Saturday, October 23, 2010


I love writing, in spite of some of things I occasionally express here. I hate revisions when a document is finished to my satisfaction, but I really love the process of getting the document constructed.

A friend of mine who was also a writer at the time once got annoyed with me for the fact that I seem to "whip off" writing. The fact is that before anyone sees a chapter, it goes through a lot of permutations.

Case in point #1: In Lest Ye Be Judged, the central storyline is a war crimes trial. When it came time to write the verdict, I couldn't tell whose perspective to tell it from. I tried from the defense attorney's perspective, the defendant's, the judge's or the defendant's wife. In the end, I did something that really worked for me but I wouldn't have thought of it at first. I wrote the entire scene leading up to the verdict from the defense attorney's husband's perspective, then halted it, wrote the judge's perspective and closed the scene on the actual verdict.

Case in point #2: One of the weirder projects I've ever undertaken is what is called the PU. A few years ago, I wrote 100 vignettes in 100 days. Vignette #64 (counting down, not up) was a farcical Jedi Spaghetti Western. For #63, I was still in a silly mood, so I turned my muse loose on my favorite fanfilm: Pink 5. I wrote the main character applying for a job in Rogue Squadron. It was utter crack but in the midst of the reviews were two comments from the co-writer and the director. Eventually, the director offered me a 'job' as the first official backstory writer of the series. I've written several stories in that universe, all with his editorial help and extreme kindness, but one that I remember most clearly writing is Stacey convincing Han Solo to go to the awards ceremony. It took me four different complete drafts that I hated before I tried to write the whole thing from Chewbacca's point of view. That was the one I needed.

I love finding the exact approach to a scene that I have been blind to up to that point. In a way, I'm reminded of a project I had to do for my 12th-grade European Civilization class. For whatever reason, my teacher Mr. Watts assigned all of us to draw a complete map of the world. It had to have all countries, oceans, major topographical features such as rivers and mountain ranges. And it had to be done by memory. We had several weeks to complete the project, but it had to be done in the classroom. The only "studying" we could do was when we got home and could see our atlases. Then we would get back to class the next day and try to remember if we had mismatched anything. At one point, I discovered that I'd gotten my latitude lines mixed up and had to redraw the entire Western half of Europe and most of Africa. Over that minor detail, I walked into choir rehearsal, got through three songs for an upcoming tour and then started sobbing uncontrollably at my inability to do anything right on that project. The reason the project makes me laugh when I think about it is that I came up with a very clever mnemonic device to remember the names of the African countries in counter-clockwise inward spiral order. Well, I got done with Chad, sat back to review my work and discovered that I had a small section of the continent that had no name and I had no countries left to assign to a space. I was so frustrated by that stupid project that I colored it in blue and left it unlabeled and my teacher still gave me a B+ on the project.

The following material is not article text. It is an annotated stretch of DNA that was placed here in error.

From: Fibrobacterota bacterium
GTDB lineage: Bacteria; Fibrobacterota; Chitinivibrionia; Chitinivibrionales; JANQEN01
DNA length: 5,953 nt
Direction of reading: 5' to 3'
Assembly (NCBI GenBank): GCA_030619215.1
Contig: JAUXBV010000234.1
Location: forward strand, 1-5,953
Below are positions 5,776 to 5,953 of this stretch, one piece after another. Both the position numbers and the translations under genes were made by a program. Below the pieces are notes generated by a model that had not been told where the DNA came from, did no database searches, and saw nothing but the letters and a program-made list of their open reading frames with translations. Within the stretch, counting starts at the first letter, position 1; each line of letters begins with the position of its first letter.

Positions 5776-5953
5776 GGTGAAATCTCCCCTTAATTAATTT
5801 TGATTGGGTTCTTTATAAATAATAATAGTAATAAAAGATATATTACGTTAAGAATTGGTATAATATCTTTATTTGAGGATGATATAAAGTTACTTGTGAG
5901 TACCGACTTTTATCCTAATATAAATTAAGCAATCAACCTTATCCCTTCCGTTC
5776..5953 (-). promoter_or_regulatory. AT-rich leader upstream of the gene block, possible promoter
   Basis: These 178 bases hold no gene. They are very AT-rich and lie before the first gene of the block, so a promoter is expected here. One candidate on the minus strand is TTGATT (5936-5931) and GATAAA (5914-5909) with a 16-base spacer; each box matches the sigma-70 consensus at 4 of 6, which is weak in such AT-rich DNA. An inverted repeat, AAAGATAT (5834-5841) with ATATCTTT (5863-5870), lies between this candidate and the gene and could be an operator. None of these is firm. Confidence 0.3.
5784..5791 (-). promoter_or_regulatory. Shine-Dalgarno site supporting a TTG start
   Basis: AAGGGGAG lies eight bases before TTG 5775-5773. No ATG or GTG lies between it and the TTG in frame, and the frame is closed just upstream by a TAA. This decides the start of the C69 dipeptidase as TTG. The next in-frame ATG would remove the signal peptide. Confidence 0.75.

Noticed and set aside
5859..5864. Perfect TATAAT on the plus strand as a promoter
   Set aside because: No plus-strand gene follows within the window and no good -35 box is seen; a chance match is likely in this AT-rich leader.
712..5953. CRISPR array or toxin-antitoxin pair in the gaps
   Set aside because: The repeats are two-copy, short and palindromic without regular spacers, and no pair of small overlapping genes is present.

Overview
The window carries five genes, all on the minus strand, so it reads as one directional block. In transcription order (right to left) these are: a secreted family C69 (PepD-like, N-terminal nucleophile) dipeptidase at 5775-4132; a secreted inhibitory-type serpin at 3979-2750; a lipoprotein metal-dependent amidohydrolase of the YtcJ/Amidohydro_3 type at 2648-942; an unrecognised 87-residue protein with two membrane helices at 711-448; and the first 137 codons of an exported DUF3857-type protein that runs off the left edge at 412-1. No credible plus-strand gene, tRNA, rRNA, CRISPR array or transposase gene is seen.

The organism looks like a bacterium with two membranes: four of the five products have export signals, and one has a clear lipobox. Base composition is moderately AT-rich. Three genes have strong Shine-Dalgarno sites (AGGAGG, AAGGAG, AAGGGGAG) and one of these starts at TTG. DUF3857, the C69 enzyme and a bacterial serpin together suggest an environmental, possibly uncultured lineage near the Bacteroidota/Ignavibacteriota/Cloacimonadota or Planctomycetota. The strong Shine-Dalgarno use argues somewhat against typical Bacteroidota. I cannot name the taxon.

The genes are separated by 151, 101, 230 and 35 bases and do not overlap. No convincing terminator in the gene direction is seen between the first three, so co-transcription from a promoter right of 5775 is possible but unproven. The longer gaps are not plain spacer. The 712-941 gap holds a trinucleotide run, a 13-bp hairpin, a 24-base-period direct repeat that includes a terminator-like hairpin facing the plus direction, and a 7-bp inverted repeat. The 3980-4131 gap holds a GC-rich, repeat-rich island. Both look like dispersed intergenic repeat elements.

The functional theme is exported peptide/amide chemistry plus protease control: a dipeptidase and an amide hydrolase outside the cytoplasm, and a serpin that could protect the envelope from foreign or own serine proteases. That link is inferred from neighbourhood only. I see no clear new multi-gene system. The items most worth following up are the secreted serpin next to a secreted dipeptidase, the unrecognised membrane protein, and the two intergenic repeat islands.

So, at the end of that long story, the thing that reminds me of writing is that trying to get the story from my head to the Microsoft Word document feels a lot like trying to draw that map. I know exactly how it's supposed to turn out overall, but I'm inadequate to the task of getting it right the first few times I have to put it down. No matter what, I'm always going to have to figuratively redraw Western Europe. I might have a blue spot that's not assigned to any country. No matter how many permutations it goes through, it really will never turn out as picture-perfect as it did in my head.

But I can still try. I can still find ways to let the Wookiee be the narrator and I can leave that one blank space in Africa. I can get it as perfect as possible and the fun part is getting to that point.

Wednesday, October 20, 2010

"Declining with my regrets"

My first actual rejection arrived in the email box, very nicely worded from KT Literary Agency. I feel like a real author now. And if people wonder where I was when I first got dissed, I can say "sitting on the floor of the TV lounge in the Wilkinson Center, checking my mail on Katey's laptop."

Saturday, October 9, 2010

Revision neuroticism

So, I'm taking this one chapter at a time. Making notes to myself about what things need to be expanded. Surprisingly, most times I think of something I need to write in, I realize that I've already done it.

The only stuff that's really giving me hang-ups right now has to do with characterization. By and large, I've been staying away from some of the more emotionally volatile thoughts in the stream-of-consciousness narrative. Problem is, without them, it seems less than realistic. I don't want to put too much in and make a character an emotional cripple, but I don't want to skimp and make that character apathetic.

I have the bad habit that I take inability to write emotions personally. I don't deal very well with emotions, which is part of why I have a therapist, and I'm especially gunshy about exposing myself, even in fiction.

I have to wonder, when JK Rowling was creating the dementors based on her experience with depression, if she had this kind of problem.